Conference title and earned a bid to the FCS playoffs.
The Blue Tigers finished Webster's final season at 4-7
overall, 3-4 in the Ohio Valley Conference, sixth overall in
the nine-team OVC. A national search for his'replacement
will begin immediately.
"We want to express our appreciation to Coach Webster
for the work he has done while guiding the Tennessee
State University football program," said Athletics Director
Teresa Phillips. "He instilled discipline and an ethic
of hard work in the student athletes under his charge."
Phillips continued, however, "We feel it is best to move in
another direction with the TSU football program."

THEN BLOUNT?
Winston-Salem State University announced last
week that Kermit Blount, the head football coach since
1993, was stepping down from
his position following the foot-
ball game Saturday at Norfolk
S State. Blount will remain at
WSSU and will be reassigned
other duties within the univer-
sity.
"Over the years, Coach
Blount has done a great job of
leading our football program and
WSSU Sports Photo building an academic foundation
BLOUNT: Veteran 17- for our student athletes," said
year coach steps down
at WSSU following 1-9 Chancellor Donald J. Reaves.
campaign. "We truly appreciate the con-
tributions Kermit has made to
Winston-Salem State as an athlete, a coach, an alum and a
leader."
"Having known Kermit for so many years, I have
tremendous respect for him," said Bill Hayes, who will
become the new athletic director for WSSU in January.
"However, I support a change in leadership for the foot-
ball program in order to improve our recruiting efforts, to
create more excitement and enthusiasm for the program
among the students, and to build support among the
alumni and within the community."
Blount, a 1980 graduate and former quarterback for
the Rams, completed his 17th season as coach and has
posted a 91-86-3 record. He led his teams to two CIAA
titles and two Pioneer Bowl appearances. The Rams fin-
ished 1-10 this season under Blount, who found out at
mid-season that the school was giving up its pursuit of
NCAA Div. I status and returning to Div. II.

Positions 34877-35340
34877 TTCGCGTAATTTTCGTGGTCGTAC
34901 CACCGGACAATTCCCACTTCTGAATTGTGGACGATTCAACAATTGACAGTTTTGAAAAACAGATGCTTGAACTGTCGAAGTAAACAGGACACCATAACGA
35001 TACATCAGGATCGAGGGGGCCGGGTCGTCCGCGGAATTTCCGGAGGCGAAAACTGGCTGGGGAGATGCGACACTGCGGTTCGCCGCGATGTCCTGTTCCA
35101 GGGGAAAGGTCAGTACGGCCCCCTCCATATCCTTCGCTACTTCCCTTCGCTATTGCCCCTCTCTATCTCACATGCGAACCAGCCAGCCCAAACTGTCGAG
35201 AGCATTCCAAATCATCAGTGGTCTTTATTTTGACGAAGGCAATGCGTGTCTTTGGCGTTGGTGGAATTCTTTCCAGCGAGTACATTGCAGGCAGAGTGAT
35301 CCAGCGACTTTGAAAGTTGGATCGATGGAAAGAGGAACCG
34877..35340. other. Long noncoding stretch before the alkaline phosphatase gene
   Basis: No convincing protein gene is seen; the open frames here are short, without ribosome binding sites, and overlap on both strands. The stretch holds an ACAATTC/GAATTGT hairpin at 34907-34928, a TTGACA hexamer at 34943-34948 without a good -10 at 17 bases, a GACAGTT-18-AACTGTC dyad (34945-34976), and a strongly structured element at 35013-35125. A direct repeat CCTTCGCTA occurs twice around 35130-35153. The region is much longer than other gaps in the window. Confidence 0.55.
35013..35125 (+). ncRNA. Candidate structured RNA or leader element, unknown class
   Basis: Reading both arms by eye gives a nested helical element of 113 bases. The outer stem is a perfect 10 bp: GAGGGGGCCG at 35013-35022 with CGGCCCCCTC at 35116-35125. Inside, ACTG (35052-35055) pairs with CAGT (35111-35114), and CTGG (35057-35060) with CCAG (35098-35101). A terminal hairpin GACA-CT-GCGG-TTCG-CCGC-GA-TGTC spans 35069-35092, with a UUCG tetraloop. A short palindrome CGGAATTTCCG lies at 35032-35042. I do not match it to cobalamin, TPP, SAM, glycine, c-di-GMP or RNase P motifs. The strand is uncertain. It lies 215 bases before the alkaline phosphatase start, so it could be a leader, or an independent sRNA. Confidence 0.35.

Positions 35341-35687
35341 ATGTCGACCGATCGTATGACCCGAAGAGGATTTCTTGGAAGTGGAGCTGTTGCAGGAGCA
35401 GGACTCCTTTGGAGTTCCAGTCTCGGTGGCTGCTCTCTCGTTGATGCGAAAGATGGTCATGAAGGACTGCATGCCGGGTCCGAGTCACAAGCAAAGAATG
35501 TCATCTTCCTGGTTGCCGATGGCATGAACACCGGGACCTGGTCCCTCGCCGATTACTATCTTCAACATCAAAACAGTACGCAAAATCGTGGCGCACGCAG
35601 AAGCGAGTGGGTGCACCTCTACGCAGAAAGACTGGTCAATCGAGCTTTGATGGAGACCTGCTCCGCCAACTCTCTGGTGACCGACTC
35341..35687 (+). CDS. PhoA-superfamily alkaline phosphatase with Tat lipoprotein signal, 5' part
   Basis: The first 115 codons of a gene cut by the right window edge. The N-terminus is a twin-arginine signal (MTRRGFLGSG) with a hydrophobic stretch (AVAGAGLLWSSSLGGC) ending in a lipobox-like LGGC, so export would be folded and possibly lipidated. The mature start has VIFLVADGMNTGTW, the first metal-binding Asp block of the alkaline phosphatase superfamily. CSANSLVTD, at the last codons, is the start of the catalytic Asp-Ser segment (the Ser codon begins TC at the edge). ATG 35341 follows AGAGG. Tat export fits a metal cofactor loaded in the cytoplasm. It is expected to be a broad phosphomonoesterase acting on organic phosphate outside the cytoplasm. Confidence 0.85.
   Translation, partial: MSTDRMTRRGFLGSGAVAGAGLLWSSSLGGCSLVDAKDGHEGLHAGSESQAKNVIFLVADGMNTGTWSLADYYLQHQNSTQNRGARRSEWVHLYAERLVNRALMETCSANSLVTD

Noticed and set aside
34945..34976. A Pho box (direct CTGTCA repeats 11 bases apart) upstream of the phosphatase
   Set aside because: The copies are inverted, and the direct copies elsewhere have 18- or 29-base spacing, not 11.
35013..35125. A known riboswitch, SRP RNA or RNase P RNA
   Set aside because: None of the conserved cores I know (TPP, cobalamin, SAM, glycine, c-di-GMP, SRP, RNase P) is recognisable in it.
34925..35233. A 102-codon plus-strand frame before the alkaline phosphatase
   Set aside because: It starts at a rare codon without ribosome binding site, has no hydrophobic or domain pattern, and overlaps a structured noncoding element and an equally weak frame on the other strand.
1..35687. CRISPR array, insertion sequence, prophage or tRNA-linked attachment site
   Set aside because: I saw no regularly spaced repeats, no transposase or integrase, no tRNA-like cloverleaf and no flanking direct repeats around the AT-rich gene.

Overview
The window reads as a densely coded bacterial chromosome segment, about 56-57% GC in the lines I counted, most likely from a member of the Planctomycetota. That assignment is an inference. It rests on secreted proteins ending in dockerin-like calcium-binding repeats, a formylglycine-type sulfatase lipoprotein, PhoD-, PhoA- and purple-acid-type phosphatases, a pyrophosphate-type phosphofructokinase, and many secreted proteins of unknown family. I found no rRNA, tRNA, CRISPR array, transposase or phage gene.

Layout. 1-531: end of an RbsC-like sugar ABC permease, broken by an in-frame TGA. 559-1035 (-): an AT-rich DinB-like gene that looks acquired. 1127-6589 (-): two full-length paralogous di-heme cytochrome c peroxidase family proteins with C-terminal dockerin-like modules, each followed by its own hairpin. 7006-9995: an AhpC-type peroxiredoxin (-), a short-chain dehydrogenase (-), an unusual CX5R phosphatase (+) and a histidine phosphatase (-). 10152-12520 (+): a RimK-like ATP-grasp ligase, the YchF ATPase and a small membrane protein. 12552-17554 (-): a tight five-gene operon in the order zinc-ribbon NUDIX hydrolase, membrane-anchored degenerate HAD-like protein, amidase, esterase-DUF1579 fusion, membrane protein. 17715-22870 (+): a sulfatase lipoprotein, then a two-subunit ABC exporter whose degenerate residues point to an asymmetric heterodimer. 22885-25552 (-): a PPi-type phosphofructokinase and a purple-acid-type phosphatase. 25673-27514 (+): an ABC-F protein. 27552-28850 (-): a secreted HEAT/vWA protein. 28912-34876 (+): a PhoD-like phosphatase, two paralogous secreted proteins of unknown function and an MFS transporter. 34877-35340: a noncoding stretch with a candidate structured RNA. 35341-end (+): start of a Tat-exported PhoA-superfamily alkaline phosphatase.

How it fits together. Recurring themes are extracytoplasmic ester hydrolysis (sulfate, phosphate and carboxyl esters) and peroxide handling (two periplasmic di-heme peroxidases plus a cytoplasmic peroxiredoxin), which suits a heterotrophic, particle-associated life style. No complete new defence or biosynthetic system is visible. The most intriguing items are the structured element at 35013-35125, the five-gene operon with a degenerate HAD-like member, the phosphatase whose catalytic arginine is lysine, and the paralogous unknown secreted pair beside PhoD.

A native of Richmond, Va., Blount began his college
coaching career as an assistant at East Carolina University
in 1983. He was offensive coordinator for Howard from
1984 until 1989 and was on the coaching staff at South
Carolina State for the next four years.


20 9 L C C LLG0 F OT AL (eslt, tadigsan Weky onrs


ClAA CE NTERCOI. EGIATE
C A t AiHLEiIC ASSOCIATION


E DIVISION V
'Bowie State
Virginia Union
Eliz. City State
Virginia State
St Paul's
Uncoln (PA) (
W. DIVISION
Fayetteville State
Shaw
St Augustine's
J. C. Smith 2
Chowan
Uvingstone (
'Won coin loss lor Div. ile
PLAYERS OF THE WEEK
OFFENSE NA
DEFENSE NA


M AC MID EASTEIIN
M EA C ATHLETIC CONFERENCE
CONF ALL
W L W L
SC Slate 8 0 10 1
FloridaA&M 6 2 8 3
Norfolk State 5 3 7 4
Bethune-Cookman 4 4 5 6
Morgan State 4 4 6 5
NCA&TState 3 5 4 6
Hampton 3 5 5 6
Delaware State 3 5 4 6
Howard 0 8 2 9
# W-Salem State 0 0 1 10
I# Not eligible for title
MEAC PLAYERS OF THE WEEK
OFFENSE Will Ford, Sr., RB, SC STATE 23
carries for 156 yards vs. NCA&Tinduding 18-yard
TD run as Ford became MEAC's all-time leading
rusner (4,650 yards):
DEFENSE Terrell Whitehead, Sr., S, NSU 4
taddes, 1 solo, 1 forced tumble, 1 recovery. 1 inter-
ceptIon returned 58 yards for TD vs. WSSU
NEWCOMER Chris Bell, Jr, WR, NSU 4 recep-
tions for 124 yards induding 67-yard TOD reception
vs. WSSU.
SPECIAL TEAMS R RFlckinger, PK, OSU Field